I think that the sense is that the day of judgment is coming on and so prayer is good, but fasting is even better as preparation (maybe it has a penitential, ascetic aspect). So I think that this means that almsgiving and fasting are better than prayer for asceticism, penance, and/or preparation for the day of judgment.
Lightfoot's translation goes:
Quote:
Almsgiving therefore is a good thing, even as repentance from sin
Fasting is better than prayer, but almsgiving better than both. And
love covereth a multitude of sins, but prayer out of a good
conscience delivereth from death. Blessed is every man that is found
full of these. For almsgiving lifteth off the burden of sin.

(Question 2) If we are still conscious after death, why couldn't we repent or continue our repentance after death?
2 Clement says that after we leave this world, we can't confess or repent, and consequently we should repent now.
Chapter 8 says:
Quote:
The Necessity of Repentance While We are on Earth

As long, therefore, as we are upon earth, let us practise repentance, for we are as clay in the hand of the artificer. For as the potter, if he make a vessel, and it be distorted or broken in his hands, fashions it over again; but if he have before this cast it into the furnace of fire, can no longer find any help for it: so let us also, while we are in this world, repent with our whole heart of the evil deeds we have done in the flesh, that we may be saved by the Lord, while we have yet an opportunity of repentance. For after we have gone out of the world, no further power of confessing or repenting will there belong to us.
As I understand it, in Catholicism, the stay of the faithful sinners in Purgatory is limited in duration. While there, they are conscious, and so I think that they could be in a state of repentance or penitence.
In Eastern Orthodoxy, the righteous don't suffer Purgatory, but to my knowledge there is a debate or uncertainty over whether the wicked who are confined to hell could at some point be redeemed from it. That is, it's true that Hell involves eternal punishment, but since God is all-powerful and all-loving, then somehow their souls could redeemed from Hell. It's not the position of the Orthodox Church, but some Orthodox theologians (like Alexei I. Osipov) seriously consider the possibility of something like this.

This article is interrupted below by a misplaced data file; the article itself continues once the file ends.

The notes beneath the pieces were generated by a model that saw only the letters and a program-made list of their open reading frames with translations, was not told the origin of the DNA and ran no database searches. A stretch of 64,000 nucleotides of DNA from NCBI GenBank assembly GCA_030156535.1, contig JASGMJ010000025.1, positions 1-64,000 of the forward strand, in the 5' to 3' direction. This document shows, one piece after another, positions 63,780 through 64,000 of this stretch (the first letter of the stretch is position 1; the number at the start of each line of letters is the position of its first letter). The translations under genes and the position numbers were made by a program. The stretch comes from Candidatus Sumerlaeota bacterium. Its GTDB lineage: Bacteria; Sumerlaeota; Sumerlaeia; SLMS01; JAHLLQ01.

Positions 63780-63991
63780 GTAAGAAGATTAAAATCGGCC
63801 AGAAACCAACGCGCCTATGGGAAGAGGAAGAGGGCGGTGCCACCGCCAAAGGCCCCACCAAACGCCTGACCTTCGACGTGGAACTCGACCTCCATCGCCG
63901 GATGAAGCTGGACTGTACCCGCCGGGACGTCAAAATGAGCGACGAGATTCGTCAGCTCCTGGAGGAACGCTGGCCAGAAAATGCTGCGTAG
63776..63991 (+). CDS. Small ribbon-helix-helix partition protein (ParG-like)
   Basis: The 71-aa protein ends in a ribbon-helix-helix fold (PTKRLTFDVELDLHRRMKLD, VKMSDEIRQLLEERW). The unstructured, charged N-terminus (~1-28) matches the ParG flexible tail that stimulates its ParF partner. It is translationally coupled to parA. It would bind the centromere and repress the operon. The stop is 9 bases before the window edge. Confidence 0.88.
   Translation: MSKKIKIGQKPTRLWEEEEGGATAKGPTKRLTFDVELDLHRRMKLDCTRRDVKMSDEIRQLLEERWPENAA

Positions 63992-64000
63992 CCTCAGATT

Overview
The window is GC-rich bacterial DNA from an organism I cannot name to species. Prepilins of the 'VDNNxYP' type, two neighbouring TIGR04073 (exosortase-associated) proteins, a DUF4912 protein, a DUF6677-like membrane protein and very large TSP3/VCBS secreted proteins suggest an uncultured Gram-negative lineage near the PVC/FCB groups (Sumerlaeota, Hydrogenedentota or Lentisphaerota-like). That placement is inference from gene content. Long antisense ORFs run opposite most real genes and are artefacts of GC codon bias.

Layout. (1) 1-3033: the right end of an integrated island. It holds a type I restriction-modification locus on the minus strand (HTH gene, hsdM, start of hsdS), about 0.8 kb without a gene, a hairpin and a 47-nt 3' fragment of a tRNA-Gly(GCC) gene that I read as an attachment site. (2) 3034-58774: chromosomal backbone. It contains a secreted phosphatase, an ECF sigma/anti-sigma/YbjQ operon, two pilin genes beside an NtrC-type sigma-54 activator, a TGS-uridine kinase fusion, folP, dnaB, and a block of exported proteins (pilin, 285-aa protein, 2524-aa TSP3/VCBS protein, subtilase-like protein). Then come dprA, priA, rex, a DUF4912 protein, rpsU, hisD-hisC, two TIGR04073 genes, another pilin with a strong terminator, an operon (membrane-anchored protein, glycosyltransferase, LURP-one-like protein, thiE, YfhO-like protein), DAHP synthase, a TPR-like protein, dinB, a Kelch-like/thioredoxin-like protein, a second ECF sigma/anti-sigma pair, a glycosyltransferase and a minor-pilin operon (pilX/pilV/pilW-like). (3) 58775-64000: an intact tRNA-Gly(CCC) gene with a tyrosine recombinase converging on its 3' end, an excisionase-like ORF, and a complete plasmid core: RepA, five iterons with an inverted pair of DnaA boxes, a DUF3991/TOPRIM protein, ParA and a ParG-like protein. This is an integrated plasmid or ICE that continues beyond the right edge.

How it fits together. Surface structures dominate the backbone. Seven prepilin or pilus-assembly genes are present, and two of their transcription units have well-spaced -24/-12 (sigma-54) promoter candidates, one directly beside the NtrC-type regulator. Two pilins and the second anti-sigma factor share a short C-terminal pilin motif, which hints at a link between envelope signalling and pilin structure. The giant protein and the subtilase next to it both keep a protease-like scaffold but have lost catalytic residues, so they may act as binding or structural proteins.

Maybe then, the teaching that one must repent while on Earth because it can't happen afterwards is true in a general way because this time is given to us to do righteousness, but it's not necessarily true in an absolute sense.


Brad Jersek begins, and lays the foundation, in one simple statement which the legal-minded Western theologians pushed to the back of the hermeneutical bus - God is love. Once you contemplate this fact, vividly shown at the Cross, every doctrine becomes fair game for inspection.

Remember that the Byzantine Empire was part of the greater Roman Empire. Therefore, those Fathers of the united Church could not help but to be influenced by Western thinking and Western philosophy. While North Africa had one school of theology which taught eternal conscious torment, the East had three schools teaching Apokatastasis. They existed together for almost 500 years without anyone screaming "heresy" about either school, or, more importantly, calling for a council to settle the issue.

Food for thought. And, no, Constantinople II doesn't count because of the meddling of Justinian. I don't count someone who murdered 4500 men in cold blood as someone to whom I should particularly listen regarding theological issues. Modern historians note his interference with Constantinople II, which was an unwarranted intrusion.


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 Post subject: Re: II CLEMENT (95-140 AD) Questions
PostPosted: Wed Jun 19, 2019 1:16 pm 
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Ed, I thought you were giving up name-calling arguments.


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 Post subject: Re: II CLEMENT (95-140 AD) Questions
PostPosted: Wed Jun 19, 2019 2:27 pm 
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Obi-Wan Kenobi wrote:
Ed, I thought you were giving up name-calling arguments.


Father, are you talking about the fact that I mentioned that Justinian murdered 4500 of his opponents? Other than that I don't see where I called anybody names.

Would you listen to the theology of someone whose actions were steeped in sin and disobedient to Christ's commands?


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 Post subject: Re: II CLEMENT (95-140 AD) Questions
PostPosted: Wed Jun 19, 2019 2:57 pm 
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No, I'm objecting to "legal-minded Western historians pushed to the back of the bus." For the nth time, I will ask you to think how you respond when people take potshots at Eastern thinkers.


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 Post subject: Re: II CLEMENT (95-140 AD) Questions
PostPosted: Wed Jun 19, 2019 3:24 pm 
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Obi-Wan Kenobi wrote:
No, I'm objecting to "legal-minded Western historians pushed to the back of the bus." For the nth time, I will ask you to think how you respond when people take potshots at Eastern thinkers.